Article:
So I have never understood why a man of such extravagant emotion would insist that his gravestone be inscribed with a blunt command against emotion, against passion, against even stopping to consider the life lived so fully and buried in that ground.  Was it regret at the end of his life?  Was it a warning to those of us who feel too deeply, who care too much?  Was it meant to be ironical, or perhaps even romantic—if ashes are ashes and dust is dust and love is over, what is the point of stopping to weep over a grave?  I will never know.

What I do know is that my own life as a radiation oncologist is a daily struggle NOT to cast a cold eye. Thirty one years out from the beginning of my radiation oncology residency, I sometimes think I have seen it all, from the early stages of disease where I just KNOW that the patient will be fine, to the patient with late stage malignancy, where it would take a miracle to cure, or even help the patient, and miracles are in short supply.  Some days I have to remind myself that even though I have given that speech about a particular disease and treatment options thousands of times, each new patient is hearing it for the very first time, and it is terrifying.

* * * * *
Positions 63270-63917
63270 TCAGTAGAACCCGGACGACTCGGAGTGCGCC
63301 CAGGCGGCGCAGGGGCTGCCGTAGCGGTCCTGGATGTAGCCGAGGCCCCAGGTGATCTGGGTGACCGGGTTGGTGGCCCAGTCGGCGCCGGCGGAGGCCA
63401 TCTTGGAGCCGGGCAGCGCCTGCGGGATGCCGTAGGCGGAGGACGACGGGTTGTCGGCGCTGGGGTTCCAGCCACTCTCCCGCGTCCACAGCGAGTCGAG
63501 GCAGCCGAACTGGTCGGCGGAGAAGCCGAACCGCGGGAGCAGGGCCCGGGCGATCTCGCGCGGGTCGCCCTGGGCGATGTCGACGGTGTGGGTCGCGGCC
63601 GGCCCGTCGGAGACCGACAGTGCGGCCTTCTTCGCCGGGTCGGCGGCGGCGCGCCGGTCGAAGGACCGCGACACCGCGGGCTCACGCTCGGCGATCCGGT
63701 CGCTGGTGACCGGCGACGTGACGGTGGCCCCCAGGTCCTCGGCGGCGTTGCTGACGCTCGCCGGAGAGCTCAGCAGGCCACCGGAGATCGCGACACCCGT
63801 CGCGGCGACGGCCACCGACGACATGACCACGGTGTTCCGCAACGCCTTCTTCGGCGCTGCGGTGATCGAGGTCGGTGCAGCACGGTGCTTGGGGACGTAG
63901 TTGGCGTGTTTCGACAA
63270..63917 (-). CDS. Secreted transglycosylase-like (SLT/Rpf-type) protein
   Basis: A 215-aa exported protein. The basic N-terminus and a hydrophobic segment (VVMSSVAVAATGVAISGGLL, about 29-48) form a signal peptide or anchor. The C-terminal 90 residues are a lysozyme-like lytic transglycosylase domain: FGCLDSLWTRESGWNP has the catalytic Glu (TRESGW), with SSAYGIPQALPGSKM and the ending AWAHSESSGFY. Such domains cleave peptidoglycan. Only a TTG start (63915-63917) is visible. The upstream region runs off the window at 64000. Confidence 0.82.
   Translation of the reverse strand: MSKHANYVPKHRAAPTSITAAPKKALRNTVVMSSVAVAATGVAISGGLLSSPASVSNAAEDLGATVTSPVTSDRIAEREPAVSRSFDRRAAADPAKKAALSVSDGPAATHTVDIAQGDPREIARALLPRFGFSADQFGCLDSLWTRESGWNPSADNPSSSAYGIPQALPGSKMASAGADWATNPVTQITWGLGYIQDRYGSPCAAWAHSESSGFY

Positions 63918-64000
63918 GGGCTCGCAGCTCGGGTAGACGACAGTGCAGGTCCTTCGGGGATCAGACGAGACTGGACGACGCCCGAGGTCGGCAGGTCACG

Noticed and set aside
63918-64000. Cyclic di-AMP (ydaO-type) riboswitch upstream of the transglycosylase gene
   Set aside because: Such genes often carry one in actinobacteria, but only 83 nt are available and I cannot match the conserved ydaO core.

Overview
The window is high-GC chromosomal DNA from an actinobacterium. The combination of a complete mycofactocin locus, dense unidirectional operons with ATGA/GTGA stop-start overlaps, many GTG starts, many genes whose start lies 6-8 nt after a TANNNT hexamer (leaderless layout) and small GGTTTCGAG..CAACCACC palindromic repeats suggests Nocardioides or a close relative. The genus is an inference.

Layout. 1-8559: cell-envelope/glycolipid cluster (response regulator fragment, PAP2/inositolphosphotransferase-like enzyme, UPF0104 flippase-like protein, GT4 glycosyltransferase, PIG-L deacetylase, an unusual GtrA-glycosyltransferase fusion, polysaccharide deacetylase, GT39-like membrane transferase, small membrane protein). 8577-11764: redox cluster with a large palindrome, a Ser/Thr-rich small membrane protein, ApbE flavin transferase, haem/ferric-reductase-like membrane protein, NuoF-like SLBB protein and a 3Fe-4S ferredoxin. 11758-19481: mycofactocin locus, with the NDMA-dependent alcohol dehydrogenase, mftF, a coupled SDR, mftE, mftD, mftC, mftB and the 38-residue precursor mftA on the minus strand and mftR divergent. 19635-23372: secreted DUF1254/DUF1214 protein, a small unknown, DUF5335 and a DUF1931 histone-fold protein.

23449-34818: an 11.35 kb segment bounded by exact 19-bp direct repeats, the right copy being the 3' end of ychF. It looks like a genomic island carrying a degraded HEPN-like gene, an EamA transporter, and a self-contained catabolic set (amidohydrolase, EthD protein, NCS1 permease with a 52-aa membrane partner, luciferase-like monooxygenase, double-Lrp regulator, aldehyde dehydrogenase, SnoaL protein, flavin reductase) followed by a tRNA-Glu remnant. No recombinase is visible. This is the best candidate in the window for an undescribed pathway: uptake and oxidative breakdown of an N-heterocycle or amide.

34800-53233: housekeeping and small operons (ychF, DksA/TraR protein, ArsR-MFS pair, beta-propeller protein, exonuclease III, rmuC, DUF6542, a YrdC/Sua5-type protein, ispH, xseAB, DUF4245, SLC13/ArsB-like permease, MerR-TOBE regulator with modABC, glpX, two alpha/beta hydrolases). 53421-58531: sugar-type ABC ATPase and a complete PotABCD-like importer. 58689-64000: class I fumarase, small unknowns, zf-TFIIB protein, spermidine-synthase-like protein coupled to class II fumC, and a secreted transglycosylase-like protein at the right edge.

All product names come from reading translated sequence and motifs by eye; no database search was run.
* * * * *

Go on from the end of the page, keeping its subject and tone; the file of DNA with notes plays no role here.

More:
In the Jewish religion, these last ten days have marked the beginning of a New Year, and a time for repentance.  I’ve never been a particularly observant person, but I do find the concepts of renewal and atonement useful both in my personal, and in my professional life.  For the times when I was too rushed with my explanations, too self-absorbed or self-conscious for a healing touch, too worn out for sympathy, I am sorry.  For the New Year, anno mundi 5774 on the Hebrew calendar, I pledge to try to never, ever cast a cold eye on life, or on death, and just pass on by.

Weights and Measures